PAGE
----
DOVER-FOXCROFT, Maine — The bare-walled and plainly decorated room on the second floor of Dover-Foxcroft Police Department might not appear kid-friendly, but law enforcement officials believe victimized children may find some solace and justice inside.
The station is home to a new interview room that area police agencies will use during investigations of alleged sexual assaults against children. It’s part of an effort in Penobscot and Piscataquis counties to change how the state handles interviews involving children and “make it less of an interrogation,” according to Gretchen Ziemer of Rape Response Services.
“Far too often, children are interviewed multiple times, and that causes really undue stress,” Ziemer said during an interview Friday at the police department.
“When a child is involved in a sexual abuse case, there could be four or five different agencies involved that are concerned or need to talk to the child,” said Dover-Foxcroft police Sgt. Todd Lyford. One brief interview is far easier for a child to cope with emotionally than several interrogations revisiting the same traumatic event, he said.
In 2010, as part of a directive given by Penobscot and Piscataquis county District Attorney Christopher Almy, groups who deal with these sorts of cases began training with CornerHouse, a Michigan-based nonprofit that specializes in training agencies across the nation and globe in how to deal with forensic interviews of children.
CornerHouse stresses the importance of collecting the information you need from the child in a quick, efficient and legally sound manner, allowing the child to tell his or her story once and then leave.
“There’s concern about children changing their stories if they’re asked the same things over and over again,” Ziemer said. “Kids will want to do what the adult wants them to do or say what the adult wants them to say.”
Inside the room, there are no distractions. Plain walls, no toys, no pictures, no bright colors. Just a table and chairs, an old couch, a large pad of paper for drawing and writing in the corner, and an inconspicuous pair of cameras and microphones overhead.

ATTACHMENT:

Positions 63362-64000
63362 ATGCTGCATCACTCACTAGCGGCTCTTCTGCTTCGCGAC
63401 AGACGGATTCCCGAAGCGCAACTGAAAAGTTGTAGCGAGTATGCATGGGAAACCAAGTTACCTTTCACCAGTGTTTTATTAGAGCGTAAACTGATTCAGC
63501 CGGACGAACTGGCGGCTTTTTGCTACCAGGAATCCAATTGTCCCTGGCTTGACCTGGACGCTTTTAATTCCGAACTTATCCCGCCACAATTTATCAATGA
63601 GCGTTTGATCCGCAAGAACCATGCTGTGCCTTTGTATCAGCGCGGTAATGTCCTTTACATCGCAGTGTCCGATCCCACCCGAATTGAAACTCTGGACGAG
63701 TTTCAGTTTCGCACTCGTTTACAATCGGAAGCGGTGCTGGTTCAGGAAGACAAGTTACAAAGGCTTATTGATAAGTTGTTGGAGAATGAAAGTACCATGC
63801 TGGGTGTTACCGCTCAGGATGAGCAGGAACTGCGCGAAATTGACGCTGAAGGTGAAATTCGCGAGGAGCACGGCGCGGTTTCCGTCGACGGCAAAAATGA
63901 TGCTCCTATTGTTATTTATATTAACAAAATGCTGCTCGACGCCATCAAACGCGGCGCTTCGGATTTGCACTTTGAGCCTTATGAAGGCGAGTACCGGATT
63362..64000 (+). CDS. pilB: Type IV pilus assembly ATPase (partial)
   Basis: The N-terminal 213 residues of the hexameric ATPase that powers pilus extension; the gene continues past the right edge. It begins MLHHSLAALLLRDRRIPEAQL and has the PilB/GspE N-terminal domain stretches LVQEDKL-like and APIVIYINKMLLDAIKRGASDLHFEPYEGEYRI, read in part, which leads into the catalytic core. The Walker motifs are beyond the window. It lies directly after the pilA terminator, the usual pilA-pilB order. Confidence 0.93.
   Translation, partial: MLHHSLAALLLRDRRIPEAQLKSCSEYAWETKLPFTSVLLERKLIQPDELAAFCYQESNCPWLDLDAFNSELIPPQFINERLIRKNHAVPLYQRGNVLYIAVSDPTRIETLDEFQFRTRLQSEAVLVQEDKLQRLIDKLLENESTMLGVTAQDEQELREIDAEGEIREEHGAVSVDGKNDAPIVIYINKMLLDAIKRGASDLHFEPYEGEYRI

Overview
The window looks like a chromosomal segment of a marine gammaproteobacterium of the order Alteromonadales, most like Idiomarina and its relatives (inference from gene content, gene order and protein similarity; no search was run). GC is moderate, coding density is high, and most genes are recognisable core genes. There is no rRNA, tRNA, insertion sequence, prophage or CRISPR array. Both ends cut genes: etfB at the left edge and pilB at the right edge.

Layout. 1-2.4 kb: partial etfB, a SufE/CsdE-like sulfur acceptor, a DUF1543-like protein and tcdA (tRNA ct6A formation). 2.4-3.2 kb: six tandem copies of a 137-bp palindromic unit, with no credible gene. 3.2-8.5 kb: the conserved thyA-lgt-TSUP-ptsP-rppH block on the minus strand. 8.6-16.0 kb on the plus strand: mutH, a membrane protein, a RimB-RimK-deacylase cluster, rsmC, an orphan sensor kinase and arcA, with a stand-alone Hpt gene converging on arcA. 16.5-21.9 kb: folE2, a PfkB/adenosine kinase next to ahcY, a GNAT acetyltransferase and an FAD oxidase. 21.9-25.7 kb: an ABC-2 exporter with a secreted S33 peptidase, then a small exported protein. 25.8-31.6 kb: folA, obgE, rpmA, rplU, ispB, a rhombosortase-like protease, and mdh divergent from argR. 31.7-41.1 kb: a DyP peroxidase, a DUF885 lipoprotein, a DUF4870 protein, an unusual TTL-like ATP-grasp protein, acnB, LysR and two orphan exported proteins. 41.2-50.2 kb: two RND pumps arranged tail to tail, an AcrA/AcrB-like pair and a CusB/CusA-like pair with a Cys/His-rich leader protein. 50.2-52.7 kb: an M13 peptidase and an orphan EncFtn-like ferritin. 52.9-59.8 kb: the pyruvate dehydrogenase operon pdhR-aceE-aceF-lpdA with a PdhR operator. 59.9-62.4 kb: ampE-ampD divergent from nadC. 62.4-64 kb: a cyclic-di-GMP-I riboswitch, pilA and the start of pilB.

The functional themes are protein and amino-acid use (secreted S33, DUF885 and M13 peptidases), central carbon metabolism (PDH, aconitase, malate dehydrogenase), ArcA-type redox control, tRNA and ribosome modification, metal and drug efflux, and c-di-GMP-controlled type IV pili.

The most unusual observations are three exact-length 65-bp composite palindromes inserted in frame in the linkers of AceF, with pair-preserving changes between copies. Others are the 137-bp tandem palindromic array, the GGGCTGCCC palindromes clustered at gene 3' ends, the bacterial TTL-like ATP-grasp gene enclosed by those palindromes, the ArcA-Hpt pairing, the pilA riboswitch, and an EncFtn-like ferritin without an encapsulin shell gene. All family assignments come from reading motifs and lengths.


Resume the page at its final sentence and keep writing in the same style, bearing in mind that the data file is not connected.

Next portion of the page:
That’s intentional, according to Lyford.
“You don’t really want to give them anything else to concentrate on that might throw their focus off what you’re talking about,” Lyford said. Even the best interviewer might be able to hold a young child’s attention for only 10 or 15 minutes, he said.
The interviewer gets on the same level as the child. If the child is more comfortable sitting on the floor, the interviewer sits down with them. The interviewer needs to keep the child focused and on task, getting their story.
“You want to get as much information about what occurred [as possible], and you want to do it without leading them, without giving them a question that they can just answer ‘yes’ or ‘no,’” Lyford said. “You want them to explain what happened.”
Other interested agencies, such as state police or child protective services personnel, watch on a large computer screen in a room on the opposite side of the building. Those looking on can send questions to the interviewer through text messages without disrupting the interview and risking distracting the child, Lyford said. A high-definition overhead camera capable of rotating and tilting to focus on any part of the room, records the interview.
“The interview isn’t just what’s being said, it’s body language, it’s how engaged somebody is,” Ziemer said.
The room has been used for one interview so far since the audio and visual equipment was installed three weeks ago. It is now open to use for any agencies in the area that think it would be useful to an investigation.
Ziemer said the Bangor Police Department has a similar room that it will use to practice similar interview techniques. The Hancock County Sheriff’s Department has been working with state police to develop a similar interview space and practices there. Cooperation is key because it doesn’t make sense to have one of these rooms in every police department — many don’t have enough room or cases to make it a worthwhile investment, she said.
“This is a place for them to be able to tell their story in a safe way with somebody who’s nonthreatening, who’s a safe person,” Ziemer said.
To reach a sexual assault advocate, call the Statewide Sexual Assault Crisis and Support Line at 800-871-7741, TTY 888-458-5599. This free and confidential 24-hour service is accessible from anywhere in Maine. Calls are automatically routed to the closest sexual violence service provider.